2. Remember Danny, you have flipped from one side of the WORLD to the other. New York and LA could not be more different. So it’s not just a new rhythm in your “work” life, which would feel different even if you’d remained in NY–you have completely upended life-as-you-knew-it. You gave it a lot of thought, so you know this is what you wanted to do. You are in adjustment. I’ve always said it takes around six weeks to acclimate to a new job or a new home, and truthfully, that is always the best time for me, when things are new and I don’t yet quite have it under my belt. In time–and probably not long, if not already–you will have formed (perhaps without even realizing it) new “tentpoles” that will define you as a West Coaster (if that’s what you are). As a displaced New Yorker myself (although only in NJ), I know that LA would not be for me, unless there were some compelling overriding person or situation that brought me there, in which case it would probably be heaven! Ha!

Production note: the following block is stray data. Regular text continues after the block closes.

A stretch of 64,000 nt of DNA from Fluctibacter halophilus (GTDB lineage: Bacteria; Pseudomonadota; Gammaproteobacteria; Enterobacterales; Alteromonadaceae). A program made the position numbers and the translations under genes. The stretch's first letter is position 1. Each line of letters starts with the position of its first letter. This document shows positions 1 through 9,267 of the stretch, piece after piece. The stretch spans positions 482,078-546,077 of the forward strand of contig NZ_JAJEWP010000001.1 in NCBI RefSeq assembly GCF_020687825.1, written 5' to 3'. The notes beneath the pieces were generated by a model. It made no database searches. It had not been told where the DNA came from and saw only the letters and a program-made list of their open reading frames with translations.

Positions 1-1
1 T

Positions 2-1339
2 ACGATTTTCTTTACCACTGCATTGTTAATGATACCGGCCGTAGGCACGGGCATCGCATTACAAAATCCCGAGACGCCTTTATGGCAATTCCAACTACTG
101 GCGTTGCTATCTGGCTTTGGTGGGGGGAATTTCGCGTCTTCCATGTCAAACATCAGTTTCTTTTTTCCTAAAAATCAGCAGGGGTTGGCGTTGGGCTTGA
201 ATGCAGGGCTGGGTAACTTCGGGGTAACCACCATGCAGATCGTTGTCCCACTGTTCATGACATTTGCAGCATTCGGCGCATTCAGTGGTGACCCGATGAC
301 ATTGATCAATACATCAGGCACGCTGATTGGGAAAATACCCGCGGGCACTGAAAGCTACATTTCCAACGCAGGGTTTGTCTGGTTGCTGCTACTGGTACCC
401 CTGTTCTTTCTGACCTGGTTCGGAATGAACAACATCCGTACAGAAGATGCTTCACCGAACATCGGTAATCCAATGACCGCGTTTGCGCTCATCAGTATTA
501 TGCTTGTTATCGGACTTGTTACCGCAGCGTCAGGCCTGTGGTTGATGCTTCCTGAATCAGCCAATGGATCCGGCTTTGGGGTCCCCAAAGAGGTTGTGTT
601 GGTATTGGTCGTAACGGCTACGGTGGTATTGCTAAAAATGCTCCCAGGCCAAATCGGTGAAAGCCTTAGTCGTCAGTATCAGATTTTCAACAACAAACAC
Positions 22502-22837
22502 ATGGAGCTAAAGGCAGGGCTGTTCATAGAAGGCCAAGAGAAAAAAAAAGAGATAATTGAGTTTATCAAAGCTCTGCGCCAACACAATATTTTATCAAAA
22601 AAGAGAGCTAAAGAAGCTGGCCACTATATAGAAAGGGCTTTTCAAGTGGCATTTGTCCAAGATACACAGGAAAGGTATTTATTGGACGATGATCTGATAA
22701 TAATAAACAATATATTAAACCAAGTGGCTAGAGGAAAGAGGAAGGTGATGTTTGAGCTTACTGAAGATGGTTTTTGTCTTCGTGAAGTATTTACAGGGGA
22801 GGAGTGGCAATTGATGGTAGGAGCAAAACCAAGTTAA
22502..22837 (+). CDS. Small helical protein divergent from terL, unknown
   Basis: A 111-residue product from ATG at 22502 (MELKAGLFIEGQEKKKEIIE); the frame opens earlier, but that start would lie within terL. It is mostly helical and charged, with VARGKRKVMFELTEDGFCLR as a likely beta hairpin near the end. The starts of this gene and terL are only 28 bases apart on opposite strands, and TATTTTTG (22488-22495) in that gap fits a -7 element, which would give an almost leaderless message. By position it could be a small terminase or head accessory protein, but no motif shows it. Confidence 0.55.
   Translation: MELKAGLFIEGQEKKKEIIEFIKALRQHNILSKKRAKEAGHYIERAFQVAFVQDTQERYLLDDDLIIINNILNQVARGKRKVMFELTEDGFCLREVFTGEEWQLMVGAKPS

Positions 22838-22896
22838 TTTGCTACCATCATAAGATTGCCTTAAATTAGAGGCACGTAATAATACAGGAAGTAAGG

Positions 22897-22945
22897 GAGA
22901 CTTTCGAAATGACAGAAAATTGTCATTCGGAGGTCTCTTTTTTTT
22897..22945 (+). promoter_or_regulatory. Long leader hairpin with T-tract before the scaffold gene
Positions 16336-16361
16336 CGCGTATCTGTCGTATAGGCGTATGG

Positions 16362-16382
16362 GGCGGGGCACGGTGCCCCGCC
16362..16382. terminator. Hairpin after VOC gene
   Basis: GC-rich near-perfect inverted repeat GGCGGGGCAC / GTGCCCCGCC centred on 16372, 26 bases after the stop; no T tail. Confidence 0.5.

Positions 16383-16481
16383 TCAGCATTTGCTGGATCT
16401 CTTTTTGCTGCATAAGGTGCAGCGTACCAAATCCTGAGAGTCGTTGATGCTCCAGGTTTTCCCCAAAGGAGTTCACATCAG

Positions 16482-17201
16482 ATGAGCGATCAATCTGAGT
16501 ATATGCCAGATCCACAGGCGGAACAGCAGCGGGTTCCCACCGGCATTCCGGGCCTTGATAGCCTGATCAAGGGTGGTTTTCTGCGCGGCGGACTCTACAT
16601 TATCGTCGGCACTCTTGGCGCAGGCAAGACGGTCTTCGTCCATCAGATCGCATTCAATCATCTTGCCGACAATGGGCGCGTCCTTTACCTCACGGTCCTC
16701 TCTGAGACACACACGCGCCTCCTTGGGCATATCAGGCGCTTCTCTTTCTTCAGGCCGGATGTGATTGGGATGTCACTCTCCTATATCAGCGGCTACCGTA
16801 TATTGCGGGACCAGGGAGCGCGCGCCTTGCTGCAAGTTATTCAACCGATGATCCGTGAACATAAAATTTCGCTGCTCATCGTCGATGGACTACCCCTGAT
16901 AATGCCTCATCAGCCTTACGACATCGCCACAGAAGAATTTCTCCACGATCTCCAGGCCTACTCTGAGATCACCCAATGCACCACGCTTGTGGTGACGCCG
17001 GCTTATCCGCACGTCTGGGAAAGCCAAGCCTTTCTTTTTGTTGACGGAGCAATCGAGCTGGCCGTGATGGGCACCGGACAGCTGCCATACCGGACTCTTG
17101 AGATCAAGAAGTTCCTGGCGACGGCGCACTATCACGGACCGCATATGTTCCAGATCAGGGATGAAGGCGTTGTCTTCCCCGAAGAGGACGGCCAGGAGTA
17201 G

3. I half smile and half tear up as I read this. I am still hanging on to a tiny tattered end of my professional career, as a counselor. Case load down from 35 hours a week (client hours) to 9-15 clients. Huge difference from just a few years ago…but not sure I am ready to cut the cord completely and lock the office door behind me.
    But it’s Friday, one of my days off, and I am home drawing in front of the computer, having exercised and had my smoothie. I have few concrete plans after this. I think I want to cook something large to store for the weeks to come in my freezer. The cat needs a vet appointment for shots. But the day is mine and I get to create it however I want it to be. Yes, it’s both freeing and scary. I hear you!